In this episode of Game Industry Career Guide Podcast, I answer a question from Anthony, who asks “One concern I have is, what if being a game designer makes me hate gaming? A friend of mine said that he has talked to developers and they have told him that it’s like eating your favorite food 20 times a day. Is that true?”
In this episode, you’ll learn:
- How “crunch time” can affect your interest in games
- Why I went for several months without wanting to playing games, and how I got over it
- How learning to make games can actually increase your love for gaming
If you have a question you'd like to get answered on the podcast, leave a comment below or ask me anything here.
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Hello and welcome to the Game Industry Career Guide Podcast, this is episode number 39. I’m Jason W. Bay from gameindustrycareerguide.com, and this is the podcast where I answer your questions about getting a job and growing your career making video games. This week’s question is from Anthony who left a comment asking this: “One concern I have is what if being a game designer makes me hate gaming? A friend of mine said that he has talked to developers and they have told him that it’s like eating your favorite food 20 times a day. Is that true?”
What’s the risk?
For many people, this is an important question to consider. Because if you’re somebody who’s interested in becoming a game developer, it’s likely that you really love playing games, and you’ve probably been playing games your entire life. So the last thing you’d want to do is start a career that could make you hate gaming. That would be tragic.
So, is it true? If you make video games for a living, as an artist or programmer, designer or other development job, and you do it year after year after year, game after game after game, how likely is that to make you start to hate video games?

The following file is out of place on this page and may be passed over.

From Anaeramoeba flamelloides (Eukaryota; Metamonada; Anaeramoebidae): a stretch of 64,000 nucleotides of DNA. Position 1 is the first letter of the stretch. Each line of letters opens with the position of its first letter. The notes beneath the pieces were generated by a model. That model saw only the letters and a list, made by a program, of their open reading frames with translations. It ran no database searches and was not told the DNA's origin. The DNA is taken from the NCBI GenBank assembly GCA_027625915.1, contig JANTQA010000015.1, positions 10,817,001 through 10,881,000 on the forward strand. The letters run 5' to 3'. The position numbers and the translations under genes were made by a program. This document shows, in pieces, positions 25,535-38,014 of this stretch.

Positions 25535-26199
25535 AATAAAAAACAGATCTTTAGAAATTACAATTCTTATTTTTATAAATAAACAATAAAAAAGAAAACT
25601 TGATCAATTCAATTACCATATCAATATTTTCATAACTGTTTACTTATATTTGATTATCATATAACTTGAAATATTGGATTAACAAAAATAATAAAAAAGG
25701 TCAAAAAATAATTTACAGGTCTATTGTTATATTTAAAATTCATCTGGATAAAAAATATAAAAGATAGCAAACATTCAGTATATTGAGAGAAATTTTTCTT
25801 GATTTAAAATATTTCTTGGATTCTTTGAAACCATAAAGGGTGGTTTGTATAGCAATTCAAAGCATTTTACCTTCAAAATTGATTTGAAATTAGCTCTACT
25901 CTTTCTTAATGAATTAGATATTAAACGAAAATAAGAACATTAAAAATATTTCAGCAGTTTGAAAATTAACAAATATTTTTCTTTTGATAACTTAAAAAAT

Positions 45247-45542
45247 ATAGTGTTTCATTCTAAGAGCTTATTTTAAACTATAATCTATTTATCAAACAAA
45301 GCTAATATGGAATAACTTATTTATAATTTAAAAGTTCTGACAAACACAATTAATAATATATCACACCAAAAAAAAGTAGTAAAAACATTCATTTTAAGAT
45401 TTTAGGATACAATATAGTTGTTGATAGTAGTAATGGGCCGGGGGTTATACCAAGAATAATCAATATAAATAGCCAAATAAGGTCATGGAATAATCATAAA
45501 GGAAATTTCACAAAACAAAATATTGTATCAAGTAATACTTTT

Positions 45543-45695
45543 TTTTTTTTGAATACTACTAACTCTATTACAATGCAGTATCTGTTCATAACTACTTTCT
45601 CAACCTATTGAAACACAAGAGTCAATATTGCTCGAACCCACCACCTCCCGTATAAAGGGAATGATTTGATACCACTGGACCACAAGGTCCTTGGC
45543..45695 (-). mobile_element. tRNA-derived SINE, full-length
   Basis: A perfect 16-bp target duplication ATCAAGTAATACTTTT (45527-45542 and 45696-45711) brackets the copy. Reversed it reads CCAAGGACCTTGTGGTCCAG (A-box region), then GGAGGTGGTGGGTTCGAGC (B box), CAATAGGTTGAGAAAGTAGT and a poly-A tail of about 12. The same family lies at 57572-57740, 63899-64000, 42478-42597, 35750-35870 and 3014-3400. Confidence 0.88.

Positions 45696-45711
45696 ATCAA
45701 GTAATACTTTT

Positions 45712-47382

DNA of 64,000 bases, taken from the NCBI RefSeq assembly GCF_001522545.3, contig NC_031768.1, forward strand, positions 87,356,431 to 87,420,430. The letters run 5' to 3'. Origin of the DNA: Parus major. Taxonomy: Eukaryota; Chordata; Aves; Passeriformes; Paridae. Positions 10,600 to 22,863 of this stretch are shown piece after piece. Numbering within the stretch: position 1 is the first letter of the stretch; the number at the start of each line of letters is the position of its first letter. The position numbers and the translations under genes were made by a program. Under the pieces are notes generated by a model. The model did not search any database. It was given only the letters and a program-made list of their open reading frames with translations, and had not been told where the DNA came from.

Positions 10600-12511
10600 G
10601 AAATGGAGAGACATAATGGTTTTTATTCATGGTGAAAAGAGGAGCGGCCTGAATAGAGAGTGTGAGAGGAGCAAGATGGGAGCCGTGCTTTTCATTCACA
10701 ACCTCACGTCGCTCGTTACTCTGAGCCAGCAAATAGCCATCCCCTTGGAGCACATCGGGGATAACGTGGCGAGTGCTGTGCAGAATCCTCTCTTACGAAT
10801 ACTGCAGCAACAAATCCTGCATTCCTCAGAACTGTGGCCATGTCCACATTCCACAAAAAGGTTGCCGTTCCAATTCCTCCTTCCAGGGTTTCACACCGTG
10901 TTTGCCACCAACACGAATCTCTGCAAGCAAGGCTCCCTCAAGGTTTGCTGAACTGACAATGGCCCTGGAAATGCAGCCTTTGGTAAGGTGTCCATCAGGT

Well, I can tell you that personally after over 15 years making video games, I still love playing them. And in all those years, I’ve really only met one person who said he couldn’t stand a particular genre of game after having made too many games in that genre. But honestly, that guy is kind of a cranky dude just in general. So I wouldn’t take that too seriously. But Anthony says that he has a friend who has heard of developers started hating games after making them for a long time. So is there a grain of truth in that or is it maybe just an urban legend?
When I started thinking about how to answer this question, I did a little soul searching. I looked back over my own career making games and I thought about the times when I maybe started feeling a little burned out, and I didn’t play games as often as I normally would. And I realized that there were some times when I wasn’t as into gaming as usual. And I think those times were caused by my job as a game developer. So what was going on at the time that made me feel that way?
Well, most of those times when I didn’t do as much gaming, it was when I was in what the video game industry affectionately calls “crunch mode.” Crunch mode is when you’ve got a big deadline coming up, like maybe you’re getting a build ready for a big conference like GDC, or when you’re trying to finish a bunch of development works so you can launch your beta or even your final release of your game. Sometimes when you have a big deadline coming up like that, there’s more work to be done than you have people in time to do them in a normal 40-hour week.